High Stakes on the Dakota Plains
If a visitor to South Dakota desires a crash course in the nuances of provincial prairie politics, all one has to do is stand on the banks of the Mighty Mo and pivot the head from east to west.
Stretched out from Pierre, the state capital, clear to the border with Minnesota, are section after section of pheasant-laden cornfields, small family farms, and the grandchildren of Scandinavian immigrants who speak in a thick Midwestern brogue. The heart of what some consider Tim Johnson country.
In the other direction, from the Missouri River to Wyoming, are endless buttons of high plains sagebrush, cattle ranches, timber and minerals on federal lands in the Black Hills, and an economy based on natural-resource extraction that is to the liking of Larry Pressler.
Tomorrow, voters from both sides of South Dakota will sort out the topographical dichotomy by selecting a US senator who will help guide their sparsely populated state into the next century.
The choice is between three-term incumbent Republican Senator Pressler and five-term Democratic Representative Johnson in what figures to be one of the most closely watched races on election night.
The two leading presidential candidates made stops here in the precious last days (Bob Dole on Saturday, President Clinton today) of their campaigns to bolster Pressler and Johnson, respectively.
Democrats see a chance to topple a powerful GOP Senate chairman. Pressler has been a key Dole ally in the Senate, but polls show him as vulnerable. His opponent, Johnson, has represented the sole House seat in the state and has won each of his terms with at least 59 percent of the vote.
By the time it's all over, Pressler forces will have spent an estimated $5 million while Johnson's campaign total will surpass $3 million, making this contest one of the most expensive, per capita, ever waged in the history of the Senate. South Dakotans also bemoan the fact that, by the standard of civility in their state, this race will be remembered as one of the nastiest.
In the modern rules of politics, however, such is the case when the value of one seat becomes leveraged because it may be crucial, nationally, in determining the balance of power on Capitol Hill.
Despite the liberal legacy that George McGovern cultivated in the 1960s and '70s, South Dakotans, where Republicans outnumber Democrats, tend to be more conservative the closer they live to the edge of the Mountain Time Zone.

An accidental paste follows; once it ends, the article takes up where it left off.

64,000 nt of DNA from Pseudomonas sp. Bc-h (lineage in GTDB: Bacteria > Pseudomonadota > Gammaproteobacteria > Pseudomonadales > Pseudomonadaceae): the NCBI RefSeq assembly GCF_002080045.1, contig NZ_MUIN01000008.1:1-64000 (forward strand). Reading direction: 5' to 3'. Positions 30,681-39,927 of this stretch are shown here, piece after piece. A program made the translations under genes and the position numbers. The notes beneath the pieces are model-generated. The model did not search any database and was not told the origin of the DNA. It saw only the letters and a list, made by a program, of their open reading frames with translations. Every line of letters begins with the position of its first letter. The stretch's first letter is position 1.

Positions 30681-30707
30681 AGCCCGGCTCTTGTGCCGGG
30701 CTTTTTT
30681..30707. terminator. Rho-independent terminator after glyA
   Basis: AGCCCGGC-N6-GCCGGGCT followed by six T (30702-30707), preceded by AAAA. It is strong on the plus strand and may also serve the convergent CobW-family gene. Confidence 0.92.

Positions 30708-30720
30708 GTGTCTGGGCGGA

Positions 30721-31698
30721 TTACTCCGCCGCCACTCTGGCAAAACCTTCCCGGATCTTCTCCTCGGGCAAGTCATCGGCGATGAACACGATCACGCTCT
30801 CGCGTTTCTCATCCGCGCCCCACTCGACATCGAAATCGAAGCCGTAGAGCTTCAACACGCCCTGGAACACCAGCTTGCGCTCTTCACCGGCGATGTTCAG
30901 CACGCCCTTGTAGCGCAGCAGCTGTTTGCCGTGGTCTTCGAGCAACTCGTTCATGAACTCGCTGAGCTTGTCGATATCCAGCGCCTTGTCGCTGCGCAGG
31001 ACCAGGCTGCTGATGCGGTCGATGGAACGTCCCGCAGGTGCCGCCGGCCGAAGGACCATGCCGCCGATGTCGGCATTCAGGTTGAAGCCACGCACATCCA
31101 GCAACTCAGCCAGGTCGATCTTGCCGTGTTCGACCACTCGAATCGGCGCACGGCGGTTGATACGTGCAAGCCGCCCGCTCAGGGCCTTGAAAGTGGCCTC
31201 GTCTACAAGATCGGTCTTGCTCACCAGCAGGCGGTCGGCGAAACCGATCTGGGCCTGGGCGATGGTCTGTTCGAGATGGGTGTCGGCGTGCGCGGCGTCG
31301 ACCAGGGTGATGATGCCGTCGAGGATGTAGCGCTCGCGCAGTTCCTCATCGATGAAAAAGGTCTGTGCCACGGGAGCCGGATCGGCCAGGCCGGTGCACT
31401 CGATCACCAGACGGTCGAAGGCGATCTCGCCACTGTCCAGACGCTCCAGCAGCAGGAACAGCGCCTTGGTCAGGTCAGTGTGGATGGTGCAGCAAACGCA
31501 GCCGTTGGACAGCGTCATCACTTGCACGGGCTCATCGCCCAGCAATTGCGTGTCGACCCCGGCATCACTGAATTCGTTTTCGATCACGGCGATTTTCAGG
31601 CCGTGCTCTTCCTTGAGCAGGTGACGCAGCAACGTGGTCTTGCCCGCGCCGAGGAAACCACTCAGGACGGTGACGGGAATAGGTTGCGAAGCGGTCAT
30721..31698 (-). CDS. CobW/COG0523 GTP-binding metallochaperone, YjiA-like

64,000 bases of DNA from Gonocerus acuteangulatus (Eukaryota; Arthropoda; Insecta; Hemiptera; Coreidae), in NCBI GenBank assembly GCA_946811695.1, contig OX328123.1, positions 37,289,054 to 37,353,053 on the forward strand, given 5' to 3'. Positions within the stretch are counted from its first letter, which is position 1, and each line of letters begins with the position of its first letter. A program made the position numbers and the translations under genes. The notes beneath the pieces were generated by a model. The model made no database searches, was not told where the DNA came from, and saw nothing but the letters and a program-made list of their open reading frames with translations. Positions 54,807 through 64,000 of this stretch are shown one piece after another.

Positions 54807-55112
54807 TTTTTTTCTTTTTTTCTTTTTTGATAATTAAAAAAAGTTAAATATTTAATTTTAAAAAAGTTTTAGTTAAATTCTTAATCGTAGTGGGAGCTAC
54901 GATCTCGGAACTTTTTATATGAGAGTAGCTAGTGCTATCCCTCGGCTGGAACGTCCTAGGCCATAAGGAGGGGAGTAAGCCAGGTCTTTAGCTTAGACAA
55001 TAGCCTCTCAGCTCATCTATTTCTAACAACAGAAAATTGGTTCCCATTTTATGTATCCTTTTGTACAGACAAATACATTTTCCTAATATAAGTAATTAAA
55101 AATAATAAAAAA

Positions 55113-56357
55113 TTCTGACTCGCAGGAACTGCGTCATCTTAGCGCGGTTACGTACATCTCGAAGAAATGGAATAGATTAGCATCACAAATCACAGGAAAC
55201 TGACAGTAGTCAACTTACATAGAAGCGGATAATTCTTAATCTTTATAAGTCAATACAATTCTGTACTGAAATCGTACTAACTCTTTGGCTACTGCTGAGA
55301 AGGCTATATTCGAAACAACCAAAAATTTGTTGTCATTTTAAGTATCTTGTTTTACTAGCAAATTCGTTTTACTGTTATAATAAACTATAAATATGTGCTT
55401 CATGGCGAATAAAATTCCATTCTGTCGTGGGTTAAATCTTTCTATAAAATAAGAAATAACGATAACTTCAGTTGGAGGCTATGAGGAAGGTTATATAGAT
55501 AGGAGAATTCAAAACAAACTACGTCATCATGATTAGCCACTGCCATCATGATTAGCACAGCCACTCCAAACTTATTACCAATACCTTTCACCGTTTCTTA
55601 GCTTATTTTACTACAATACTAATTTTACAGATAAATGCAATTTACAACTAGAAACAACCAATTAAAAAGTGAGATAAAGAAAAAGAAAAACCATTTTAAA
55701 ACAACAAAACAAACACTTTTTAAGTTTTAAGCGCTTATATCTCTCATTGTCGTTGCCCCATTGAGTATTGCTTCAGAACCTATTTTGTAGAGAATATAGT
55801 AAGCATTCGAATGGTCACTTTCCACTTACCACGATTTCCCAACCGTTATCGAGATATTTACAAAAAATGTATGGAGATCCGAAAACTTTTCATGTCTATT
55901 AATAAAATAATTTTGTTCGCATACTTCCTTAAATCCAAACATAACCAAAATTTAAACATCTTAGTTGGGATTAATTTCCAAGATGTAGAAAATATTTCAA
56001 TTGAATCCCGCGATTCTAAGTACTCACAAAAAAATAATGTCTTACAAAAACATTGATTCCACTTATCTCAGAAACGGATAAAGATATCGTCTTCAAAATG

An issue on the minds of all voters is how to stem the tide of young people who are fleeing the state because they cannot find good jobs. Part of the drain is tied to inheritance laws and the economics of farming that make it difficult for parents to pass their agrarian lifestyle down to their children.
Both Pressler and Johnson agree that changes need to occur with the current capital-gains codes, but Pressler has voted to provide tax relief for Americans who earn over $100,000 a year, and Johnson has pressed for tax breaks to the middle class and deductions on the cost of college tuition and for couples buying their first home.
"The differences between these men lie philosophically in how they approach the role of government and the degree to which it should provide a safety net in tough economic times," says South Dakota's other senator, Tom Daschle, a Democrat. "Pressler is supportive of the corporate structure and big business while [Johnson] is an advocate of family farms and working-class families, which are so much of what our state is about."
Pressler critics say he is "aloof." His public persona seems incongruent with his erudite background as a Rhodes Scholar and graduate of Harvard Law School. On summer sojourns from Washington, he drives around the state on a Harley Davidson motorcycle. Friends say Pressler is a bright introvert still trying to find his way in an extroverted profession.
Pressler endorses Dole's promise of a 15 percent across-the-board tax cut but is not a garden-variety conservative. He was the first Vietnam veteran elected to Congress and during the 1980s was one of the state's most popular elected officials.
His challenger, whom he calls "ultraliberal," has a reputation as a feisty, meat-and-potatoes representative of middle American values. Earlier this year, Johnson heartened voters when he abandoned his campaigning and considered quitting to spend time with his wife, Barbara, who was diagnosed with cancer. He returned to the race only at her insistence.
Pressler is the first South Dakota senator in 47 years to chair a major Senate committee - Commerce. He led the overhaul of federal telecommunications policy that has direct ramifications for rural states by emphasizing competition and deregulation with long-distance phone service, the Internet, and cable TV.
Pressler says the law will create 1 million new jobs nationally by the year 2003. Johnson counters that the net result will be higher telephone and cable rates for South Dakotans and the eventual rise of out-of-state conglomerates that monopolize access to service.